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British golf star Ian Poulter has thrilled admirers of his taste for flamboyance by chipping a precise shot into his black Ferrari Aperta, with the man nicknamed ‘The Postman’ delivering on a dare after canvassing fans on Twitter.

Poulter has been a formidable presence during his six appearances since 2004 in the showpiece between the US and Europe, ending on the losing team just once and becoming known for his exuberant celebrations and performances under pressure.

Ahead of the start of the latest edition on September 25, the former Open Championship runner-up asked his Twitter following of more than two million whether he should attempt a shot into his Ferrari, which is worth around $2.2 million.

“Shall we up the stakes and hit the golf ball through the windows of the Aperta?” he announced, receiving a torrent of memes among a mixed reaction from fans.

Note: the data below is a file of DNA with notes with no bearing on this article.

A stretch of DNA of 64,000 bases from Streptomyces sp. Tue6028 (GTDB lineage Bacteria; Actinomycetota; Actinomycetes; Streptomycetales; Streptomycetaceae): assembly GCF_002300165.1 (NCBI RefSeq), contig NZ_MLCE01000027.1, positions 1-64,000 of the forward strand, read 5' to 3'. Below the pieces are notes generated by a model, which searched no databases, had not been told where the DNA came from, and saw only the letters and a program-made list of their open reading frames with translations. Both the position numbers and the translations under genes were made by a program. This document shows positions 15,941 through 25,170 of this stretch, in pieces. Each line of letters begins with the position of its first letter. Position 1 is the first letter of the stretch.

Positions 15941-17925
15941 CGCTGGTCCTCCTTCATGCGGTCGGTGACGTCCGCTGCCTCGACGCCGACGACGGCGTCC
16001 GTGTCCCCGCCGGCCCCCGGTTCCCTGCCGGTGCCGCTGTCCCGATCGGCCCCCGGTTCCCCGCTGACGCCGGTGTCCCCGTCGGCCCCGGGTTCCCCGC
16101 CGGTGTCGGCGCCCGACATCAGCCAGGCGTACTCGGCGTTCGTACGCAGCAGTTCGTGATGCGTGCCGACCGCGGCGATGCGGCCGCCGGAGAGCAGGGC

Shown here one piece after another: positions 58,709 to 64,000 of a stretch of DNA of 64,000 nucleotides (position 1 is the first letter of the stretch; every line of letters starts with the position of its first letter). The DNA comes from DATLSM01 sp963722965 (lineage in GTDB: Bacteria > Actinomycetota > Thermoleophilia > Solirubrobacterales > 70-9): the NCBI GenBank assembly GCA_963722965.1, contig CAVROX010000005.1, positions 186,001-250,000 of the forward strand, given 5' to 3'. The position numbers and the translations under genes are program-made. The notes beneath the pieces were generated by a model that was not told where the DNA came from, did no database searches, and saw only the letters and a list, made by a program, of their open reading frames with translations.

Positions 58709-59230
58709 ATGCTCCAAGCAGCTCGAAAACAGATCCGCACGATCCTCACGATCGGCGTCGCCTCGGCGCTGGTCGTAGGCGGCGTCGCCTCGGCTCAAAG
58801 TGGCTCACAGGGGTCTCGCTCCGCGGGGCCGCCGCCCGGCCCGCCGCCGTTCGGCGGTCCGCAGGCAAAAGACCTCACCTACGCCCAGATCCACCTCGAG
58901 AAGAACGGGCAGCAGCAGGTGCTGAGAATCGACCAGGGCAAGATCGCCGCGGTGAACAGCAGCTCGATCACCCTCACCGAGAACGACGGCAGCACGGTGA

A post shared by Ian Poulter (@ianjamespoulter) on Aug 31, 2020 at 8:14am PDT

How long did it take to learn the best way to get in and out of the car? Guessing you have many that require such practice

Ian, I don’t like you very much. Maybe one of my least favorite golfers? Still like you more than Bryson, Reed, and Rahm but still don’t like you. But this video is cool. Well done.

@IanJamesPoulter can we Exchange the car?? Both are FCA group😹 pic.twitter.com/RuqdZRdFU4

The veteran then pulled off the trickshot with his vehicle pulled up on a driveway, making his attempt from a lawn to the soundtrack of rapper Drake’s ‘Know Yourself’.

“How else would I practice playing with Ryder Cup pressure?” he said after hopping out of the car and sending his effort into the front seats.

Several viewers asked Poulter, who is thought to be worth around $60 million, whether he would consider swapping the Ferrari for their decidedly less expensive cars.

“Beats my local postman’s ride,” conceded fellow PGA professional Ben Taylor, responding to the footage on Instagram, where Poulter has more than 467,000 followers.

Others accused him of faking the stunt by using a foam ball, with one critic theorizing: “That’s why the sound went off at impact.”